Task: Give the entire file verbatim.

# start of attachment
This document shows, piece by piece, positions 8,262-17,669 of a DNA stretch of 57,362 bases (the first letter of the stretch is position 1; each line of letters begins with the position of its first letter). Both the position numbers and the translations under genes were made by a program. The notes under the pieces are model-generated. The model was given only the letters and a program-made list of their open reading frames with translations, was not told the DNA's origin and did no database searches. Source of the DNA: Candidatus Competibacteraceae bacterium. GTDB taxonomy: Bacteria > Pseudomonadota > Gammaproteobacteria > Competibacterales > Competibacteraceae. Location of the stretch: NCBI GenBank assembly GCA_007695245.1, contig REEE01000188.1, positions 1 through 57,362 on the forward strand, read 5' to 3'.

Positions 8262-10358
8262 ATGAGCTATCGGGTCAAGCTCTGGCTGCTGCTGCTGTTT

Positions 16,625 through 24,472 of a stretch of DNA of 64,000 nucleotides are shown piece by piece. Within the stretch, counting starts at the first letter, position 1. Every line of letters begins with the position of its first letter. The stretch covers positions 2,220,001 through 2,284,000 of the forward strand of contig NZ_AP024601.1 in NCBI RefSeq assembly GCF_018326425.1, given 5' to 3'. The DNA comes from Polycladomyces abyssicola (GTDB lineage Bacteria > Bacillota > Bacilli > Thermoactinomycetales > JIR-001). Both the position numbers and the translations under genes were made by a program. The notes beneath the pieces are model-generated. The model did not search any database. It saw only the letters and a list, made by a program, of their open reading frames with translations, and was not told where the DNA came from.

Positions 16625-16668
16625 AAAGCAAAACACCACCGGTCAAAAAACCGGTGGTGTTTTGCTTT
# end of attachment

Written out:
This document shows, piece by piece, positions 8,262-17,669 of a DNA stretch of 57,362 bases (the first letter of the stretch is position 1; each line of letters begins with the position of its first letter). Both the position numbers and the translations under genes were made by a program. The notes under the pieces are model-generated. The model was given only the letters and a program-made list of their open reading frames with translations, was not told the DNA's origin and did no database searches. Source of the DNA: Candidatus Competibacteraceae bacterium. GTDB taxonomy: Bacteria > Pseudomonadota > Gammaproteobacteria > Competibacterales > Competibacteraceae. Location of the stretch: NCBI GenBank assembly GCA_007695245.1, contig REEE01000188.1, positions 1 through 57,362 on the forward strand, read 5' to 3'.

Positions 8262-10358
8262 ATGAGCTATCGGGTCAAGCTCTGGCTGCTGCTGCTGTTT

Positions 16,625 through 24,472 of a stretch of DNA of 64,000 nucleotides are shown piece by piece. Within the stretch, counting starts at the first letter, position 1. Every line of letters begins with the position of its first letter. The stretch covers positions 2,220,001 through 2,284,000 of the forward strand of contig NZ_AP024601.1 in NCBI RefSeq assembly GCF_018326425.1, given 5' to 3'. The DNA comes from Polycladomyces abyssicola (GTDB lineage Bacteria > Bacillota > Bacilli > Thermoactinomycetales > JIR-001). Both the position numbers and the translations under genes were made by a program. The notes beneath the pieces are model-generated. The model did not search any database. It saw only the letters and a list, made by a program, of their open reading frames with translations, and was not told where the DNA came from.

Positions 16625-16668
16625 AAAGCAAAACACCACCGGTCAAAAAACCGGTGGTGTTTTGCTTT